Luminescent Carbon Dot Mimics Assembled on DNA
journal contributionposted on 25.08.2017, 00:00 by Ke Min Chan, Wang Xu, Hyukin Kwon, Anna M. Kietrys, Eric T. Kool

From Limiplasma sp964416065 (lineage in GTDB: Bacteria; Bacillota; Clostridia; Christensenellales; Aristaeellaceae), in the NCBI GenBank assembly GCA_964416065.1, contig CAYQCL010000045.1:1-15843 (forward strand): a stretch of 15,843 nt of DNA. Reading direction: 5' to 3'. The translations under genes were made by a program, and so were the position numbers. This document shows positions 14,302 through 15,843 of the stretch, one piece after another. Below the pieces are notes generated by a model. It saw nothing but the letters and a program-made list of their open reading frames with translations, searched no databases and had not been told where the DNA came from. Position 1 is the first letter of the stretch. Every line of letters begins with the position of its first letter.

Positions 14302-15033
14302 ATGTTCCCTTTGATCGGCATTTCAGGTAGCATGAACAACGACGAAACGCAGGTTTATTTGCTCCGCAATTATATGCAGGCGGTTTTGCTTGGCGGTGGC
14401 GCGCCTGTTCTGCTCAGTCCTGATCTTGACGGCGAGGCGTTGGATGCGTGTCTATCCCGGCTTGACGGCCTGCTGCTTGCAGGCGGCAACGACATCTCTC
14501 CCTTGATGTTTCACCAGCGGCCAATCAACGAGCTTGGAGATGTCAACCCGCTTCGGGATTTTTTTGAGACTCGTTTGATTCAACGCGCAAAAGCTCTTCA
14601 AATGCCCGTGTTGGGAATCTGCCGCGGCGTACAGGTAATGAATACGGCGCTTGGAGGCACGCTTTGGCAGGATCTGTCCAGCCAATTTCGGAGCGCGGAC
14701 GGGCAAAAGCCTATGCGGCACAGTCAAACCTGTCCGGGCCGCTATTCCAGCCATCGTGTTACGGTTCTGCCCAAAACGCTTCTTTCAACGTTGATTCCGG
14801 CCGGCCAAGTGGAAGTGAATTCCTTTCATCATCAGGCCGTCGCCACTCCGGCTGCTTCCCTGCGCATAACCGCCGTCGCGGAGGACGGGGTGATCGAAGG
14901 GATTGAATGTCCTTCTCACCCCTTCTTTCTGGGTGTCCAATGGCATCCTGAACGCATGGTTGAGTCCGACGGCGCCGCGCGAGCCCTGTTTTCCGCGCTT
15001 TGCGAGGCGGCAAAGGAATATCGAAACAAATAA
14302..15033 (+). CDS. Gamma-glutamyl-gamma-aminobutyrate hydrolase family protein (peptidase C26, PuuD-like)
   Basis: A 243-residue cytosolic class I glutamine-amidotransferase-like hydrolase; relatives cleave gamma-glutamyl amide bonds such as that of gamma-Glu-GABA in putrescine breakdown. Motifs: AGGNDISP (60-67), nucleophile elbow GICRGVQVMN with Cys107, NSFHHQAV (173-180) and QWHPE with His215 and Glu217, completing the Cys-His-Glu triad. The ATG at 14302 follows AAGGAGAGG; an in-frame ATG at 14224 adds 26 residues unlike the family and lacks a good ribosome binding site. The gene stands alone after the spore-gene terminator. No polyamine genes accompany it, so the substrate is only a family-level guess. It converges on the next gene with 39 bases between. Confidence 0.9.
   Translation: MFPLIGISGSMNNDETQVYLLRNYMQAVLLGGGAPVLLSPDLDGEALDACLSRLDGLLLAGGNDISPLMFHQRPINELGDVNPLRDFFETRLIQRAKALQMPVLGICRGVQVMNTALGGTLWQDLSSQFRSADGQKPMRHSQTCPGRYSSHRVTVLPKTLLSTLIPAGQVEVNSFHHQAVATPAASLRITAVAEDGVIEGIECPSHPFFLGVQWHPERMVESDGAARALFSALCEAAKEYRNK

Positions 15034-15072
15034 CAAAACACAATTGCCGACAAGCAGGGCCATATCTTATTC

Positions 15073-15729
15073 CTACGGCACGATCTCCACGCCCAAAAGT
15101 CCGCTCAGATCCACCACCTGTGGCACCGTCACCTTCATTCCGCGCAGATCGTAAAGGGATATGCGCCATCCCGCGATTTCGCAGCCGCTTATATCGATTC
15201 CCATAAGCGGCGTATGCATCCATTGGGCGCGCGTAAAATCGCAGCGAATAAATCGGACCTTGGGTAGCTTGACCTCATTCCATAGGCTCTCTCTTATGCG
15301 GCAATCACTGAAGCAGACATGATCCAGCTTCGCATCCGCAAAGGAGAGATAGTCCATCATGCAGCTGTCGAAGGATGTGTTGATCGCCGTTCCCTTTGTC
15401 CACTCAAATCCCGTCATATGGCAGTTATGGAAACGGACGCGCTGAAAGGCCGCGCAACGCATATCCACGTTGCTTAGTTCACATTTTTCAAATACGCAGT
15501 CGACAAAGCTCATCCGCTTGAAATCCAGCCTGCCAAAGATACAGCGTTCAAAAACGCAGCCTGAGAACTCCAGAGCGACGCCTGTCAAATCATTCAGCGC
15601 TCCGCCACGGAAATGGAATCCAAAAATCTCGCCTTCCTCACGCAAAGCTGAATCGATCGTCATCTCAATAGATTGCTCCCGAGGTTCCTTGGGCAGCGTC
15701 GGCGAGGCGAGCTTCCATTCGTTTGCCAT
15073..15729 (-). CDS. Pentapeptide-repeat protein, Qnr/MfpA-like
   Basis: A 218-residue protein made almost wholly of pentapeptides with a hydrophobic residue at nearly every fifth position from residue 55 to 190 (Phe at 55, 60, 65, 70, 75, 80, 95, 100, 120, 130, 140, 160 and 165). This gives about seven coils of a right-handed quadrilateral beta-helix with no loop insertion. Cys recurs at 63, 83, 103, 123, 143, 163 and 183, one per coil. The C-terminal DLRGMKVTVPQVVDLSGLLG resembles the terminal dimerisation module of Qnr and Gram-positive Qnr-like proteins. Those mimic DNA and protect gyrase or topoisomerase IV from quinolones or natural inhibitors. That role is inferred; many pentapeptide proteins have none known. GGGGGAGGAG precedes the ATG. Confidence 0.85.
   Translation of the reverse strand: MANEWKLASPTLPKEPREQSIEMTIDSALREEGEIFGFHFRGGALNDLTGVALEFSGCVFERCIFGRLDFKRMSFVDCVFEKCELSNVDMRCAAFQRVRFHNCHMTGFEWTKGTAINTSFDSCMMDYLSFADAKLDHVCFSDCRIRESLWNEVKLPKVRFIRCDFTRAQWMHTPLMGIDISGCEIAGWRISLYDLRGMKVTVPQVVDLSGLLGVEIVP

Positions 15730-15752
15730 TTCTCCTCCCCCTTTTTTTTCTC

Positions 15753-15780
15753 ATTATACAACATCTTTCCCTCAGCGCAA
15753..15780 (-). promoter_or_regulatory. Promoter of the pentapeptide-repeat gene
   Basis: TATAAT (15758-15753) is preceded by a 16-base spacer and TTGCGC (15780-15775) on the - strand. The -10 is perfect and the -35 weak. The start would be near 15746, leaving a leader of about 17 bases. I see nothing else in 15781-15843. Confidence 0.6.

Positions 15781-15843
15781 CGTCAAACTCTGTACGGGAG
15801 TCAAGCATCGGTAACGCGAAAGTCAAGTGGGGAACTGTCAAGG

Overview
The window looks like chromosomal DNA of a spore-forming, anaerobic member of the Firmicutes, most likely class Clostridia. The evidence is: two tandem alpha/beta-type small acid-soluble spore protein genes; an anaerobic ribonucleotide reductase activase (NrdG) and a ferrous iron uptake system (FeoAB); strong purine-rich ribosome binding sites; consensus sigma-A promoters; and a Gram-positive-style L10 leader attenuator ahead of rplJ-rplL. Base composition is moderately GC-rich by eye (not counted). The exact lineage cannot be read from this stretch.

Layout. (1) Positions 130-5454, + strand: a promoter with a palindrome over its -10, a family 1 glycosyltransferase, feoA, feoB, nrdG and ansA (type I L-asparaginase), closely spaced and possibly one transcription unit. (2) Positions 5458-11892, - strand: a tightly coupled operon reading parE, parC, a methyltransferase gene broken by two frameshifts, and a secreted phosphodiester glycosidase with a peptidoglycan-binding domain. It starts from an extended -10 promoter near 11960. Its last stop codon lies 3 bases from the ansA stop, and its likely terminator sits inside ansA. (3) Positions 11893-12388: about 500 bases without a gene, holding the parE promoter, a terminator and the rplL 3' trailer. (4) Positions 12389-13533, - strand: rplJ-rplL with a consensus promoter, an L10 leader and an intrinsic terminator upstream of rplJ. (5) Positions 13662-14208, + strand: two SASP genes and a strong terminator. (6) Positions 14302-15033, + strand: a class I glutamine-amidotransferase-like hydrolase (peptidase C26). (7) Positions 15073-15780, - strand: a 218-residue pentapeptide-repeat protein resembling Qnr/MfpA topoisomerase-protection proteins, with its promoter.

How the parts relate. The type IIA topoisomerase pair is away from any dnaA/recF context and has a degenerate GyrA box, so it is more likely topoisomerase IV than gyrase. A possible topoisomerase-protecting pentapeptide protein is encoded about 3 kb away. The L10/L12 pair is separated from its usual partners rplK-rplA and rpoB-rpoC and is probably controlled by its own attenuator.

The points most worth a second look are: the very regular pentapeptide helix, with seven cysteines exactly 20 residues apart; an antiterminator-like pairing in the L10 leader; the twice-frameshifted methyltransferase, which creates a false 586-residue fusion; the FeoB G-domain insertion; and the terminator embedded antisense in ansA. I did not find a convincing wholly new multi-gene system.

Nanometer-sized fragments of carbon in the form of multilayer graphene (“carbon dots”) have been under highly active study for applications in imaging. While offering advantages of low toxicity and photostability, such nanomaterials are inhomogeneous and have limited wavelengths of emission. Here we address these issues by assembling luminescent aromatic C16–C38 hydrocarbons together on a DNA scaffold in homogeneous, soluble molecular compounds. Monomer deoxyribosides of five different aromatic hydrocarbons were synthesized and assembled into a library of 1296 different tetramer compounds on PEG-polystyrene beads. These were screened for photostability and a range of emission colors using 365 nm excitation, observing visible light (>400 nm) emission. We identified a set of six oligomers (DNA-carbon assemblies, DNA-CAs) with exceptional photostability that emit from 400 to 680 nm in water, with Stokes shifts of up to 110 nm, quantum yields ranging from 0.01 to 0.29, and fluorescence lifetimes from 3 to 42 ns. In addition, several of these DNA-CAs exhibited white emission in aqueous solution. The molecules were used in multispectral cell imaging experiments and were taken up into cells passively. The results expand the range of emission properties that can be achieved in water with all-hydrocarbon chromophores and establish the use of the DNA scaffold to arrange carbon layers in homogeneous, rapidly synthesized assemblies.